My wife, Laurie, and I recently were privileged to host 30 young professionals to begin the conversation about developing a young professionals’ network in Victoria. We had engineers from area plants; faculty and staff from UHV, Victoria College and Victoria Independent School District; lawyers; accountants; entrepreneurs; and nonprofit directors. It was a strong representation of the people who are the lifeblood of Victoria’s future. These people have made a deliberate choice to come here and create a life for themselves. That’s exciting to be around because it will have a tremendous impact on all of us.

 

I explained to the group that the university is committed to being a catalyst in getting the young professionals’ network up and running. As I have said before, my mission as UHV’s president is to make UHV a destination university. In my view, part of making UHV a destination involves making Victoria a destination. And part of making Victoria a destination means ensuring there is a healthy and nurturing environment for young professionals so that when they come here, they will decide to stay. That led me to invite this exceptional group of professionals to begin the conversation about what is needed and where we go from here.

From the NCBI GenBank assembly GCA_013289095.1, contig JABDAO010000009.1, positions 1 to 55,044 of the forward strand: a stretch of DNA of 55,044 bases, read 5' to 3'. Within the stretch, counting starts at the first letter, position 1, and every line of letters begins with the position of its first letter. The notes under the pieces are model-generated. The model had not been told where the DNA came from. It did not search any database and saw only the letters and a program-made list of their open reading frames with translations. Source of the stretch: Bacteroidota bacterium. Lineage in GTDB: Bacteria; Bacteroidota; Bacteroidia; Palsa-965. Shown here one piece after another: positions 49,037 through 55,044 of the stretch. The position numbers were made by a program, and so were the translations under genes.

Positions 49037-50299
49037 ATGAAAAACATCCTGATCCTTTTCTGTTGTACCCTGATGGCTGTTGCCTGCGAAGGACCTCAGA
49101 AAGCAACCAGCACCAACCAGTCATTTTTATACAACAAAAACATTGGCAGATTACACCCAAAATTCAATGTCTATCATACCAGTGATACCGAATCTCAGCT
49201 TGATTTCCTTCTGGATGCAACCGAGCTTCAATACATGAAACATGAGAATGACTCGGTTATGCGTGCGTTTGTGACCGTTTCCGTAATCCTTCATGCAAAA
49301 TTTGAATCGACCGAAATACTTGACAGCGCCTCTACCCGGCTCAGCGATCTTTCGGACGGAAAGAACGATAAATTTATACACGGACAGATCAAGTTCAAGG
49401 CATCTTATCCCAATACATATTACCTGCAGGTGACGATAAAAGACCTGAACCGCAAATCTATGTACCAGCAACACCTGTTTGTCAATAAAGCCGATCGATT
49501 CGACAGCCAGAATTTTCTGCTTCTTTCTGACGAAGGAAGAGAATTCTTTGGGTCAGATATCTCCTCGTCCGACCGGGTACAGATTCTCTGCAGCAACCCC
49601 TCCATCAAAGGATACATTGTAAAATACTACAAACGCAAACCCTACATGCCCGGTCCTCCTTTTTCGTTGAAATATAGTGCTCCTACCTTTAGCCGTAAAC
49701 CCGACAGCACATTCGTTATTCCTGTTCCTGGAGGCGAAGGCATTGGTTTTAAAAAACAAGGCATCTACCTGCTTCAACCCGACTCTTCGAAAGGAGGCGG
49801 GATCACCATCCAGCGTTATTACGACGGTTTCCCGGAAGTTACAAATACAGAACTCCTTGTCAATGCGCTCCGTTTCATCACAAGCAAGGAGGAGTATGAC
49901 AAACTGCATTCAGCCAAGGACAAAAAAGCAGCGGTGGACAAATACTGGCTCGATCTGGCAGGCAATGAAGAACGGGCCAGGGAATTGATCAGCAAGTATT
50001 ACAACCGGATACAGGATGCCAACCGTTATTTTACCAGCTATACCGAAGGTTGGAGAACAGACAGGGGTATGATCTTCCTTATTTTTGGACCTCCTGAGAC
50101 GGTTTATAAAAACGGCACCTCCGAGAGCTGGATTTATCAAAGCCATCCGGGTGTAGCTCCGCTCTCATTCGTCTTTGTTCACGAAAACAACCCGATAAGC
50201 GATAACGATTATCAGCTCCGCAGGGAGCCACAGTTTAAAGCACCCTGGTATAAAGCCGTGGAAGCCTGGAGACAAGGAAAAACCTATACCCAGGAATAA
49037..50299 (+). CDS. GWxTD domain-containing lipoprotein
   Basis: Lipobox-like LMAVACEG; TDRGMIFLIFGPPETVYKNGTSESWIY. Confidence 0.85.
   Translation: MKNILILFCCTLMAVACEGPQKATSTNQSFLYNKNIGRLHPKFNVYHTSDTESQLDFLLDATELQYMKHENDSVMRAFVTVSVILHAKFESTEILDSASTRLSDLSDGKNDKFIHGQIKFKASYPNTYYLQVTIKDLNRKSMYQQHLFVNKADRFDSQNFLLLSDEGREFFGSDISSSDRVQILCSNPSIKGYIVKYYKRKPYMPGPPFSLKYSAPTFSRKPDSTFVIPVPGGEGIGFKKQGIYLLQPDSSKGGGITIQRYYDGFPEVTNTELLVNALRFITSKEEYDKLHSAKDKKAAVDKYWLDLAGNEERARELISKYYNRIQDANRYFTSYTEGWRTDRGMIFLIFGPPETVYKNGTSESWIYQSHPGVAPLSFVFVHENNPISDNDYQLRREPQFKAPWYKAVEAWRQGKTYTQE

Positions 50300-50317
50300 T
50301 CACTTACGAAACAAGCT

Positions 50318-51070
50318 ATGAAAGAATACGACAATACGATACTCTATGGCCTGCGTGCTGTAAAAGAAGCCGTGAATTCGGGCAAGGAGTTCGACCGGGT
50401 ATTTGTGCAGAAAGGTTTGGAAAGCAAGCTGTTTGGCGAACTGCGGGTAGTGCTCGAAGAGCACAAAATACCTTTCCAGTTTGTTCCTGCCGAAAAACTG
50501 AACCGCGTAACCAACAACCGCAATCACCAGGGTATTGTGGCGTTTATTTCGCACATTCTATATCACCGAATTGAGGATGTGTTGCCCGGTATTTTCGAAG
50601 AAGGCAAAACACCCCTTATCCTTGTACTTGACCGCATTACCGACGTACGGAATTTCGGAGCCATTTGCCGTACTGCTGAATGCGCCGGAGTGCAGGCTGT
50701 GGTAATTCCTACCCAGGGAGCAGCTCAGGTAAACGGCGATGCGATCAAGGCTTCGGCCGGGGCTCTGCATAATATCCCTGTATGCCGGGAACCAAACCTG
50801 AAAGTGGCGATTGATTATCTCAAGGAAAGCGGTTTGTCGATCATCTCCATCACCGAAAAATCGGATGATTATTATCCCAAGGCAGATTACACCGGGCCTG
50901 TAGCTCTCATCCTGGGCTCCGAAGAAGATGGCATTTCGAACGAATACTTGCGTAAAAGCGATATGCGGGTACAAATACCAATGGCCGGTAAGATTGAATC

In terms of what is needed, the group mentioned a number of things that will really help young professionals, as well as everybody else. Interestingly, but not surprisingly, there were a number of things mentioned in this group that have been expressed in other conversations we are having with the community. Among those issues was mention of a reliable and more comprehensive calendar with accurate information about what is happening in Victoria and the region. Gathering spaces, particularly a dog park, were seen as a real need. Making the city a place where people can both walk and bike is seen as a plus by those who want to maintain their fitness. Gatherings to allow young professionals to meet and network with other young professionals are highly desirable. This was especially evident when, during the course of a lively conversation, there were several comments along the lines of “I don’t know any of these people!” and “Where have you people been since I came here?”